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Look2Talk - An Update

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Look2Talk - An Update
Katharine Buckley & Clare Latham
Background to the project
Introduction to Look2Talk
Walk through the stages
On reflection
Talk Together
Background to the Project
Where did we start?
• A Guide to Developing
and Using a
Communication Book
• Stable core vocabulary
that is available whatever
is being talked about
• Recognition that extra
support needed for eyepointing communicators –
not a simple adaptation!
First Attempt (2004)!
• Worked on the eye pointing book on and off for 2 years
• Then the Look2Talk project enabled us to try it out with
six families over an 18 month period
• The project came to an end in April 2008
• Funders: Elsevier Science Ltd, Eranda Foundation,
Esmee Fairbairn Foundation, Gatsby Charitable
Foundation, Good Neighbours Trust, John Horniman
Children’s Trust, Kirby Laing Foundation, St James’s
Place Foundation
Project Outcomes
• Guide Book
• DVD with clips of
children and tutorial
• Templates for
• Core and sample
• Sturdy binder
Introduction to Look2Talk
Look2Talk Communication Book
• A five-stage approach to making and using a
communication book
• Core vocabulary is available from every page
• Core vocabulary develops and increases along
developmental lines
• An emphasis on the functional use of language
• Enables achievement at identified speaking and listening
• At each stage there are suggestions on �readiness’, and
aims for both the learner and the communication partner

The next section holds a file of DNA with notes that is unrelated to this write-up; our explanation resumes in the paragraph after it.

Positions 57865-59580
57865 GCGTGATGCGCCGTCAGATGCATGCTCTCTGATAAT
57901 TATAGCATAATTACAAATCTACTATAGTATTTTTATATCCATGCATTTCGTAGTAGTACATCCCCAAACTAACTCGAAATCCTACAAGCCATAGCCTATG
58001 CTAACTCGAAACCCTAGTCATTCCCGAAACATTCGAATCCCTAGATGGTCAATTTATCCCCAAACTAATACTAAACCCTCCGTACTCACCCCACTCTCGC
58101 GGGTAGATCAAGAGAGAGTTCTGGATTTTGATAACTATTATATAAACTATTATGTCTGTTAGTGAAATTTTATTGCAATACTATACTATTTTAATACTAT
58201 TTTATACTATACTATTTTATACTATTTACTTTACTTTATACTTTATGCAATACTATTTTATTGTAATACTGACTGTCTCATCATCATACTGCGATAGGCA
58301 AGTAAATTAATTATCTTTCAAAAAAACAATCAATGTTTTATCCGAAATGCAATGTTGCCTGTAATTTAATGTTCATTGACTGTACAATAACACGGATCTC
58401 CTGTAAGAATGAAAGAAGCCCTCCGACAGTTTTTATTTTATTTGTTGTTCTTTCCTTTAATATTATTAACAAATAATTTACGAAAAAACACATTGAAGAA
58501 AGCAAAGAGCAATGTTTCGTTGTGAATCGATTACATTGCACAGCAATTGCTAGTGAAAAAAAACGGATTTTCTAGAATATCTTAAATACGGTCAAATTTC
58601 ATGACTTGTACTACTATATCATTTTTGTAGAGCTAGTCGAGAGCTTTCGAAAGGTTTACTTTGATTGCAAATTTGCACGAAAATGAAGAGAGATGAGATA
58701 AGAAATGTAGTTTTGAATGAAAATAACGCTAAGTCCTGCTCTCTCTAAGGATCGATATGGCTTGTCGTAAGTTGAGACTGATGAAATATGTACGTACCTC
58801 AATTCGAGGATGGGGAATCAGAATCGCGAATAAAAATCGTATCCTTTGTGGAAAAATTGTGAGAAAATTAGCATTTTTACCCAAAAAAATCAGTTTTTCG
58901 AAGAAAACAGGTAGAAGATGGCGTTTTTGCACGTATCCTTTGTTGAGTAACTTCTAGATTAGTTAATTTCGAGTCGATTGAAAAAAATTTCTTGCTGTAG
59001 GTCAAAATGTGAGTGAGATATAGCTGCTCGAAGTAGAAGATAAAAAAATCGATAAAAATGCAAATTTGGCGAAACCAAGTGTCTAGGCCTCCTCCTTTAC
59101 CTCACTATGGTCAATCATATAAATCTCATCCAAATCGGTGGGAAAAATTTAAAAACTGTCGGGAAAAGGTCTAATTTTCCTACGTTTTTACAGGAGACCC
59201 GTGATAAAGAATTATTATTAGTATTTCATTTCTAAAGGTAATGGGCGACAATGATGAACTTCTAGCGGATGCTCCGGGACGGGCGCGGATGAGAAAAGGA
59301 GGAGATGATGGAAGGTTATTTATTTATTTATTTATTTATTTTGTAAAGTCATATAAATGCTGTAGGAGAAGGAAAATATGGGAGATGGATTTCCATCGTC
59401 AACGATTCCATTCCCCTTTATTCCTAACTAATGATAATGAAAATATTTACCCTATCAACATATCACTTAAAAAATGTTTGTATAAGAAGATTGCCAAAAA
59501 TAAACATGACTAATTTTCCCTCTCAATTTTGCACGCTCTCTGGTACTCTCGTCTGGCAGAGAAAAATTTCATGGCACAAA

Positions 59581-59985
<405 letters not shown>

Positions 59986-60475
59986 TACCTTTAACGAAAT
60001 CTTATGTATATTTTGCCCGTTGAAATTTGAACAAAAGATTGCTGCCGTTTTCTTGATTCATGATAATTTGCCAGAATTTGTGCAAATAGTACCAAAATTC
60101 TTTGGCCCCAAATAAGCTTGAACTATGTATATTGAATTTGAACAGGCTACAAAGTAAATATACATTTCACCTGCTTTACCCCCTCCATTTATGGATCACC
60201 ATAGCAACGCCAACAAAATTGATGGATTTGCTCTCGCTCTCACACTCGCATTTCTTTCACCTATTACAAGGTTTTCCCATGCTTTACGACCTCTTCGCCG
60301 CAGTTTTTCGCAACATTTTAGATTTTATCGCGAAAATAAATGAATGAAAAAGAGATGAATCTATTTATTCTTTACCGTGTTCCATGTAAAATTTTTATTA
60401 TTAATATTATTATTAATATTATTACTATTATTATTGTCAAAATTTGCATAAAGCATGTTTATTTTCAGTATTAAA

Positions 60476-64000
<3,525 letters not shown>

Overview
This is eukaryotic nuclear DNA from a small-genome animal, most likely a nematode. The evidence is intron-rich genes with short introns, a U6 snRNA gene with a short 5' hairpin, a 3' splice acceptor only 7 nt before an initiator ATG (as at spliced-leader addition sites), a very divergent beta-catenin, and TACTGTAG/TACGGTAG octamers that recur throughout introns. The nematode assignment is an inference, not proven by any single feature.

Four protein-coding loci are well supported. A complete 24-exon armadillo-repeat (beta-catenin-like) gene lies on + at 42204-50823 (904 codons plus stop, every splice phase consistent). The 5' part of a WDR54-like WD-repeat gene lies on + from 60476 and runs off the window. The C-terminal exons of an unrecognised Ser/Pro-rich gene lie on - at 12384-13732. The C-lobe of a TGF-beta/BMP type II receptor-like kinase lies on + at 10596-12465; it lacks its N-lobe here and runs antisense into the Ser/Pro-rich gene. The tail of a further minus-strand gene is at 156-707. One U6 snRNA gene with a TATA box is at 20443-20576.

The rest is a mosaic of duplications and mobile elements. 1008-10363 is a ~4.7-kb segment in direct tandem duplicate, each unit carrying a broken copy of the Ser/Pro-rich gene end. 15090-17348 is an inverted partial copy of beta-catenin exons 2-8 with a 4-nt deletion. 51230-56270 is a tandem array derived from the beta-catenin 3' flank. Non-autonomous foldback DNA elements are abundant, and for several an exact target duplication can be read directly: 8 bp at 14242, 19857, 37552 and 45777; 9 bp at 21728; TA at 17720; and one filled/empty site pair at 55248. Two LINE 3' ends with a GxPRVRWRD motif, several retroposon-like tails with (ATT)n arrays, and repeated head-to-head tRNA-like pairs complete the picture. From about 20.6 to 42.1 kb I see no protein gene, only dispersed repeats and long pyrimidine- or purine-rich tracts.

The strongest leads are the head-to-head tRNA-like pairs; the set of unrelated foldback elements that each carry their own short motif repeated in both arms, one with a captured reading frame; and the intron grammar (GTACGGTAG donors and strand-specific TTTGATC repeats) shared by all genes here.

• A lot of attention is given to communication partner skills
• There is an emphasis on developing use of symbols
through play
Key Themes
• Ideas rather than perfect sentences
Key Themes
• Taking the pressure off
• Acknowledge difficulty of reading eye
pointing – harder for the partner than the
• Value current communication strategies –
this is adding to their existing system
• Importance of the communication partner
• A team approach
Walk through the stages
Stage 1
• �Taking the pressure off’
led us to move away from
using an E-tran frame at
this stage
• Introduction
– Empower the learner’s
eyes within communication
(pause, watch and
– Introduce photographs (for
pleasure rather than
Picture/video of child
Stage 1
• Next steps
– Introduce the
individual symbols
�more’ and �stop’
Picture/video of child
Stage 2
• Introduce communication book with core
vocabulary �more’ and �stop’
• Suggest using either two or four topic
Stage 2
What We Learned
• Encourage all family members to use the
symbols too
• Help the child be in control of activities
• Help the child to physically hold the toys
• Be ready to change activities quickly
• Change positions and allow for �wiggle
• Get the communication book out at
bedtime alongside other story books
What We Learned Cont’d
• Need to think about
how the book is
• May begin by keeping
the book between you
and your learner then
move to side
• Play doesn’t always
take place at a table!
Picture/video of child
Stage 3
Stage 3
• Two new core words – �help’ and �no’
• Introduce page turning within discrete
• Encoding
What We Learned
• Encoding can feel quite
baffling at first
• Note how Milly really
emphasises her eye
pointing to support her
communication partner
• DVD has tutorials on
what is encoding, how to
model encoding, and
introducing the child to
Picture/video of child
What We Learned Cont’d
• Make just one page around a favourite
game or story book and begin by using
this yourself so your learner can see how
encoding works
• We started with two colours
• Its the child’s communication system - if
they aren’t grasping encoding quickly, hold